"What is being recommended is that we defer adding even more of the variable renewable — wind and solar — for the time being until we can ensure they can be added without causing reliability problems on the Maui and Big Island grids, or without causing negative impacts on existing renewable projects," Rosegg said.
In its filing at the PUC, HEI said that MECO and HELCO are on the leading edge of integrating renewable energy technologies, with close to 40 percent on their grids coming from large energy projects and distributed generation, mostly in the form of photovoltaic systems.
The photovoltaic falls into the category of being a variable power producer, meaning it does not produce power 24 hours a day, seven days a week. Such systems can fluctuate when clouds and storms appear.
Moreover, the utilities said, they can't monitor the output of the many photovoltaic systems and have no control over their production. The utilities argue there is now potential for systems to rise or fall below the 60 hertz (60 cycles per second, the standard for general 110-volt alternating-current electric power in the U.S.) or for circumstances to arise for the power to fall off the system and bring down the entire grid.
HECO also argues that power produced by the photovoltaic systems can displace electricity production from other renewable providers, such as large wind farms, with better system and cost benefits.
At present, distributed energy production accounts for 4.7 percent of peak demand on the Big Island and 2.9 percent of the peak on Maui. HELCO has projected the number of distributed generating installations will boost the level to 8.8 percent this year, while MECO also projects gains.
"Without implementing measures to further address the overall impacts for all island systems ... additional distributed resources that are coming online have a high likelihood of causing adverse reliability impacts," the HECO filing said.
HELCO said that several power failures occurred last year that would not have taken place or would have been smaller in scope if there were not the same amount of photovoltaic installations on the system.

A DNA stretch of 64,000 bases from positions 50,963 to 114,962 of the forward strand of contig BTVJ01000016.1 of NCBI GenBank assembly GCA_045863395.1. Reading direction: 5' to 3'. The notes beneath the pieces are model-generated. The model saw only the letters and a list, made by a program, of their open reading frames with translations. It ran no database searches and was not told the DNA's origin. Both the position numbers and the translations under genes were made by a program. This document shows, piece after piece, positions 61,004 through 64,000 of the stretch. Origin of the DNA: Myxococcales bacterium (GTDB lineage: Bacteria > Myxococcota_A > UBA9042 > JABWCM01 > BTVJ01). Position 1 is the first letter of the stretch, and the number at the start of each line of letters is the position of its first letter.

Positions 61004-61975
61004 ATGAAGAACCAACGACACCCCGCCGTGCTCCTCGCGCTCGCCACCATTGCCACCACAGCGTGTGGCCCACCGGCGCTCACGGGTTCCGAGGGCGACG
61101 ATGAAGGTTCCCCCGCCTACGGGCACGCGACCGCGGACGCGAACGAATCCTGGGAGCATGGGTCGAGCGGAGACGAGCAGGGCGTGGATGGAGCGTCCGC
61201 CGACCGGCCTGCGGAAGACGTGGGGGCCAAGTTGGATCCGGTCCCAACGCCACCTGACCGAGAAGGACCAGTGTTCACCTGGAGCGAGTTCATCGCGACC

"But the larger number of PV systems is resulting in some customer outages due to the effect of distributed PV tripping offline during system disturbances," Rosegg said.
The solar companies agree that there is a point at which system instability will occur. But they don't think the utilities are anywhere near that level now, and they add that most of the power generated by photovoltaic system owners is used by them, whether it be homes, stores or warehouses.
"At this point, we're starting to get pushback from the utilities at a fairly low level," said Rick Reed, president of Inter-Island Solar Supply.
"For the state to get where it needs to go with renewable penetration and a lot less oil, there has to be access to the grid."
The filing by HECO is of concern to state officials, who have a goal of getting 70 percent of energy from sustainable sources by the year 2030, 40 percent of this coming from renewable generation and 30 percent from energy efficiencies.
Ted Peck, head of the state's energy efforts, said the issue being raised by HECO needs to be addressed at some point, and that the National Renewable Energy Laboratory has set aside money to work with the state on quantifying acceptable levels.
"It's important to realize that this (HECO's PUC filing) is just a proposal," Peck said. He said the state is committed to working with various parties to find a solution that works for everyone while driving toward the goal of greater renewable energy.
"Making it a huge political issue at this point is counterproductive. There's a lot of collaboration around this issue that needs to come."